Ah, so you did debate, so sorry to hear you had 3 wasted years then Blazer. I am sure in time you will improve though.

            • Gezza

               /  27th August 2016

              Blaise couldn’t debate his way out of his own push-chair.

            • Blazer

               /  27th August 2016

              I’ve got some good news and some bad news,the good news Gezza agreed with you yesterday,the bad news…Gezza agreed with you…yesterday.

      • Blazer

         /  27th August 2016

        ‘”No one definition of terrorism has gained universal acceptance,” the State Department said in a report on world terrorism in 2000. ‘

        Reply
    • People, often in religious groupings, use terrorism when they feel they have no other choice, or when it suits their agenda, like the Zionists did after WW2 in Israel … As an analogy, it’s like doing guerilla graffiti until you become a recognised ‘street artist’ and have exhibitions in the big public art galleries, get accepted and go ‘mainstream’ …. become a nation, for instance …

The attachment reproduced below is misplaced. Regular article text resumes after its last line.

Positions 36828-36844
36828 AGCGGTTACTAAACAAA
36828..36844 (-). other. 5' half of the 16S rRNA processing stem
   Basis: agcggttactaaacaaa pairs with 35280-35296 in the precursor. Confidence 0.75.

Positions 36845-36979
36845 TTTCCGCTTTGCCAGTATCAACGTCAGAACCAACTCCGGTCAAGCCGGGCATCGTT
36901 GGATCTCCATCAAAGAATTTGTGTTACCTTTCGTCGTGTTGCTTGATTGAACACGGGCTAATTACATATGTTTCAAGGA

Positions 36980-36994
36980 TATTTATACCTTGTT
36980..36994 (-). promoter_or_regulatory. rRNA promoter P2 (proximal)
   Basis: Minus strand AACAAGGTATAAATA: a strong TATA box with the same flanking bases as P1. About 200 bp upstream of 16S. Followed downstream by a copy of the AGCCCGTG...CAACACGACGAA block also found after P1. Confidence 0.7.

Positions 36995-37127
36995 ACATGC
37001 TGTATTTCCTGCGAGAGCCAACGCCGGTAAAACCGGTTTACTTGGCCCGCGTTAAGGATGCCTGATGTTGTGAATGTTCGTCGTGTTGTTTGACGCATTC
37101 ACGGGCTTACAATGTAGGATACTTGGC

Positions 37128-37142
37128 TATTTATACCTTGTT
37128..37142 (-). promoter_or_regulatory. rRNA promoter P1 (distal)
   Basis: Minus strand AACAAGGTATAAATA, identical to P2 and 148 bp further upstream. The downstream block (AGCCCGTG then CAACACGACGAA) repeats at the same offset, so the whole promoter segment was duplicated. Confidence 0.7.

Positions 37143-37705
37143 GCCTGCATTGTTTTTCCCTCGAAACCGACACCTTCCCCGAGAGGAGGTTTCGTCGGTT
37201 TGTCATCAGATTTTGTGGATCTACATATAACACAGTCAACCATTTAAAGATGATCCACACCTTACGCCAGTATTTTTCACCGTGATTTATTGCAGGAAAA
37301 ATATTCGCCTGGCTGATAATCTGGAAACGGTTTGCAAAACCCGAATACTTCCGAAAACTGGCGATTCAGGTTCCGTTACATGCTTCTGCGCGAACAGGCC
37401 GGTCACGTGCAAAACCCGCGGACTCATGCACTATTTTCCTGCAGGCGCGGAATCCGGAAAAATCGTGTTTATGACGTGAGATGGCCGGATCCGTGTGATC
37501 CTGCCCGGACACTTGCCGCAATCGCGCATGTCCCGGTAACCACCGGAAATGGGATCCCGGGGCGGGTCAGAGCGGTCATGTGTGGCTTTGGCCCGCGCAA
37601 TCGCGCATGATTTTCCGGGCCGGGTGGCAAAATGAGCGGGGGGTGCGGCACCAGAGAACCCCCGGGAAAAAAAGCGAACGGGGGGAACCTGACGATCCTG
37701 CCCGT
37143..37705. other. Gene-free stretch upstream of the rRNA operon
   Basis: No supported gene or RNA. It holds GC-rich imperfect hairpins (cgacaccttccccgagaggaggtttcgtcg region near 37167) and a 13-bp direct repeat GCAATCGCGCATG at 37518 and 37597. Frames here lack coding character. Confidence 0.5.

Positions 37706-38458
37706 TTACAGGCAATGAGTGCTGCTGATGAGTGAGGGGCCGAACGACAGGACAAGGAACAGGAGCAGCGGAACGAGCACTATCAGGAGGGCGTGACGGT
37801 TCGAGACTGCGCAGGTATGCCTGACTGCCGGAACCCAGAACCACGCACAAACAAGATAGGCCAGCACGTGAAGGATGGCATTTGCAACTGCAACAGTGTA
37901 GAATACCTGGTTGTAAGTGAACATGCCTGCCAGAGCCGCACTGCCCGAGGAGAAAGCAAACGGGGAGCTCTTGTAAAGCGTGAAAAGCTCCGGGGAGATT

This is notwithstanding that individual psychopaths and sociopaths will always find something to attach their murderous insanity to. Personally I believe the Muslim religion is more likely [by some statistical measure] than Western Christendom to create such individuals … but they nonetheless exist everywhere …

      The primary reason for war and the threat of war nowadays is the conscious and organised “Americanisation of the World” …

      If we can create Free Trade Agreements we could create Peace or Detente agreements …

      It’s like a fridge magnet I saw, “If we can fly a man to the moon, why can’t we send them all there?”

      Reply
  2. Missy

     /  27th August 2016

    Pete, we will always be divided on this as long as there are those that pander to the terrorists, give leeway to those that commit the acts, put the rights of their religion and way of life over that of the values of the west, refuse to discuss the issues and problems within Islam as a religion, use words such as rednecks or racists or islamaphobics or intolerant to describe those that do question Islam.